Saturday, August 18, 2012
Circle of Death turns into a top-of-the-world experience
As a kid growing up in Ohio, there were a surprising number of amusement parks to choose from for a state in the middle of nowhere: King’s Island, Geauga Lake, Sea World and Cedar Point.
It was during my youth that I started my life-long decision to avoid all rides that made me (1) convinced of the effects of gravity as I plunged to my death, (2) dizzy, and/or (3) want to (how shall I put this delicately?) return the corn dog and fries I had just eaten.
Okay, I may have tended toward the dramatic as a child, but a number of these rides had you spinning, going in 360-degree loops and dropping 300 feet in six seconds. I am not a fan of any of these activities, especially when all I have to separate me from the concrete below is a nylon belt over my shoulder and a wildly insufficient bar across my lap.
What did they take me for, a 10-year-old fool?
So, instead I hit the bumper car circuit with the all the other people – mostly grandmas.
Now fast forward a few years to last Saturday, the last day of the Douglas County Fair, and my own 10-year-old Lily had not yet attended. She couldn’t stop talking about going to the fair so she could experience the same things I did as a kid.
I’m not proud to admit that I had planned to avoid the fair completely by not driving past that area with Lily in the car for, oh, say two weeks. But I can’t control where her father drives with her in the car…
She kept asking to go, and I kept finding reasons to not go, and then she pulled out the “I’ve-never-been-on-a-Ferris-wheel-and-I’m-ready-now” card. The icicles around my hard heart melted and I agreed to take her first thing Saturday morning.
Here’s the deal, though: I had never been on a Ferris wheel either. Ever. (See bumper-car-only rule above).
The conversation in my head went something like this, “Eileen, it’s been long enough. You’re an adult now and have made it through far worse events in life than a possible death from Ferris wheel. Woman-up and take your daughter to the fair.”
So we went. And my plan was to pay for us to get in, pay for one trip on the Ferris wheel, go see the animals in the barns and avoid all other rides.
But when we got in line for the tickets we discovered it was bracelet day, which meant that for $23 we could ride all of the rides we wanted until our hearts were content or we lost our lunch. Huzzah!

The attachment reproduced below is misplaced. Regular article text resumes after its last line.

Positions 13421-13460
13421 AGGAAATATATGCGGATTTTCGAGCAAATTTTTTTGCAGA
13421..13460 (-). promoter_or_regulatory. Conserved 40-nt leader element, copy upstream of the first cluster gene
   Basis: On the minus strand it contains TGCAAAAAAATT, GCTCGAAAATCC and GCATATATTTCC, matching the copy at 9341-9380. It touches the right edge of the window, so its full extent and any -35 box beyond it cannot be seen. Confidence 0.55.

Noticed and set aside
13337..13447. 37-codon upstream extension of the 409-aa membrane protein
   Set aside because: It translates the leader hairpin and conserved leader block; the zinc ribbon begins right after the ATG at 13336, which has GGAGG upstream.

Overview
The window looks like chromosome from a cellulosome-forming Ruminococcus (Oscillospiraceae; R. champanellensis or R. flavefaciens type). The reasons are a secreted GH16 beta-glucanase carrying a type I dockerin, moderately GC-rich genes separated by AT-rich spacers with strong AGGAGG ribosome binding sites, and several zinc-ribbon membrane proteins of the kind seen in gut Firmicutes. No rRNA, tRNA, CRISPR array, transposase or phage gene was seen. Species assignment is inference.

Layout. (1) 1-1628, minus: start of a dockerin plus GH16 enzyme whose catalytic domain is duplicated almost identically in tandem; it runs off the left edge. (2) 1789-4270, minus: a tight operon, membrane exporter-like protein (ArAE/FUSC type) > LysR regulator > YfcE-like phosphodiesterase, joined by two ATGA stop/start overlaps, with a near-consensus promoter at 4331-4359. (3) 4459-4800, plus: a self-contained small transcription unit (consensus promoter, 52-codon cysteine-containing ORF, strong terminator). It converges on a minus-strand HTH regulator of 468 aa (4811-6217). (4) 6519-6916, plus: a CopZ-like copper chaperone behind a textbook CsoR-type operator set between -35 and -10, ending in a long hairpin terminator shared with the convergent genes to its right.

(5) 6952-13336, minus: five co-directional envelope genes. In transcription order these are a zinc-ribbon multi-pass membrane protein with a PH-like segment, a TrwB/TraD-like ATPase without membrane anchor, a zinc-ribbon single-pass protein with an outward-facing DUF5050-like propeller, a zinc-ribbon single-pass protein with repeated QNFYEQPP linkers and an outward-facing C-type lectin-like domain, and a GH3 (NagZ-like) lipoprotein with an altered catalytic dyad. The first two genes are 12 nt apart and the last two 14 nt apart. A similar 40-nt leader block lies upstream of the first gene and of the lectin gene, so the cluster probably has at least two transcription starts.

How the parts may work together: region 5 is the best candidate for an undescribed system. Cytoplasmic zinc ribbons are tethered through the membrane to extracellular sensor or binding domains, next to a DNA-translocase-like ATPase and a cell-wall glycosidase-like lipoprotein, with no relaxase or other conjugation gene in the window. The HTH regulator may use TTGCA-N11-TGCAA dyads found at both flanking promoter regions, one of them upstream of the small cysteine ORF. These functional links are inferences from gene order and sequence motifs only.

So, we got the bracelet and lined up for the Ferris wheel. As we approached the line I got excited when I saw that you had to be a certain height in order to ride the Ferris wheel. Could it be possible that I didn’t yet meet the height requirement? Fear leads to fanciful thinking, apparently.
I blew away the height requirement and stepped into the line. The next 10 minutes were a blur as I talked non-stop to calm my fears of getting on the death trap. Poor Lily nodded, while looking at me quizzically, wondering where her usually-sane mother had gone. (Those of you who know me please stop laughing).
Before I knew what happened we were getting into a gondola THAT ROCKED and heading upward. Let me clarify: We were not only going around in circles, but rocking back and forth. “This was not in the brochure!” I wanted to yell.
Instead I pulled out my phone and started snapping pictures of Lily to keep my mind off our impending death. At one point I realized we were at the tippy-top when Lily said, “Look how pretty it is from up here.”
She was right. It was gorgeous. The views were breathtaking, but in a good way. More importantly, I was at the top of the world with my favorite little girl.
Every rotation found me calmer and calmer until I was …. wait for it … moving about the gondola to get a better camera angle. Yeah, we Burmeister girls totally rocked the Ferris wheel.
And after that? I followed Lily on every ride she wanted to go on. We spun, we flew sideways, we slid down a huge slide, and we created a wonderful memory. Me and my girl.
Eileen Burmeister is a freelance writer who lives in Winchester, Ore. She can be reached at firstname.lastname@example.org or you can follow her on Twitter at Eburmeister.